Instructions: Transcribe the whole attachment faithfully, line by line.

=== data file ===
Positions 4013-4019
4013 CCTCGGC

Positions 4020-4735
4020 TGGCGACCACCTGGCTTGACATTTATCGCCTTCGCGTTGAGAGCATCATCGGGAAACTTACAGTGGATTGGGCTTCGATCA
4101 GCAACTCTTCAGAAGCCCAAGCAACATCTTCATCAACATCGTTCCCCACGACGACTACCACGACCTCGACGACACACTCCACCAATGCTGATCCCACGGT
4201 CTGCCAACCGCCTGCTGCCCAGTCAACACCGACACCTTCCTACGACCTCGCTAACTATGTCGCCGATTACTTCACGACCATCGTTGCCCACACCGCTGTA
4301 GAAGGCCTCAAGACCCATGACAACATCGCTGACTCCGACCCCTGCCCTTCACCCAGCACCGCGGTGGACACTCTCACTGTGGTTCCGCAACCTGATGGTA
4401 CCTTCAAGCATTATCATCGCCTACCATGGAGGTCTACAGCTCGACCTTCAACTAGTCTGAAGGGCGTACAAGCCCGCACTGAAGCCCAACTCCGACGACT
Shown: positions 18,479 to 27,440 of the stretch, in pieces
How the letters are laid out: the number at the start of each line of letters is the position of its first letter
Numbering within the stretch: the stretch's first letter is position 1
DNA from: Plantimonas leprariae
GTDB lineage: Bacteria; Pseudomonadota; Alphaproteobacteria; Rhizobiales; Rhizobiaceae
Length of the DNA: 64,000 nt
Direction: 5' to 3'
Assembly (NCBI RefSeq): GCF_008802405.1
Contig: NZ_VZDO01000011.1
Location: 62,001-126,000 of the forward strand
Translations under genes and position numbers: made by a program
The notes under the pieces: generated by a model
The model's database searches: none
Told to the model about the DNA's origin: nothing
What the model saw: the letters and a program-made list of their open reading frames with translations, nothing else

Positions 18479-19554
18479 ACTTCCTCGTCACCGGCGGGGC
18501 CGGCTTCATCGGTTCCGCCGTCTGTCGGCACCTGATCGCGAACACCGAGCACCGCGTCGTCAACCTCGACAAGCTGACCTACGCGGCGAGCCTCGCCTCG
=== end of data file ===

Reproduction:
Positions 4013-4019
4013 CCTCGGC

Positions 4020-4735
4020 TGGCGACCACCTGGCTTGACATTTATCGCCTTCGCGTTGAGAGCATCATCGGGAAACTTACAGTGGATTGGGCTTCGATCA
4101 GCAACTCTTCAGAAGCCCAAGCAACATCTTCATCAACATCGTTCCCCACGACGACTACCACGACCTCGACGACACACTCCACCAATGCTGATCCCACGGT
4201 CTGCCAACCGCCTGCTGCCCAGTCAACACCGACACCTTCCTACGACCTCGCTAACTATGTCGCCGATTACTTCACGACCATCGTTGCCCACACCGCTGTA
4301 GAAGGCCTCAAGACCCATGACAACATCGCTGACTCCGACCCCTGCCCTTCACCCAGCACCGCGGTGGACACTCTCACTGTGGTTCCGCAACCTGATGGTA
4401 CCTTCAAGCATTATCATCGCCTACCATGGAGGTCTACAGCTCGACCTTCAACTAGTCTGAAGGGCGTACAAGCCCGCACTGAAGCCCAACTCCGACGACT
Shown: positions 18,479 to 27,440 of the stretch, in pieces
How the letters are laid out: the number at the start of each line of letters is the position of its first letter
Numbering within the stretch: the stretch's first letter is position 1
DNA from: Plantimonas leprariae
GTDB lineage: Bacteria; Pseudomonadota; Alphaproteobacteria; Rhizobiales; Rhizobiaceae
Length of the DNA: 64,000 nt
Direction: 5' to 3'
Assembly (NCBI RefSeq): GCF_008802405.1
Contig: NZ_VZDO01000011.1
Location: 62,001-126,000 of the forward strand
Translations under genes and position numbers: made by a program
The notes under the pieces: generated by a model
The model's database searches: none
Told to the model about the DNA's origin: nothing
What the model saw: the letters and a program-made list of their open reading frames with translations, nothing else

Positions 18479-19554
18479 ACTTCCTCGTCACCGGCGGGGC
18501 CGGCTTCATCGGTTCCGCCGTCTGTCGGCACCTGATCGCGAACACCGAGCACCGCGTCGTCAACCTCGACAAGCTGACCTACGCGGCGAGCCTCGCCTCG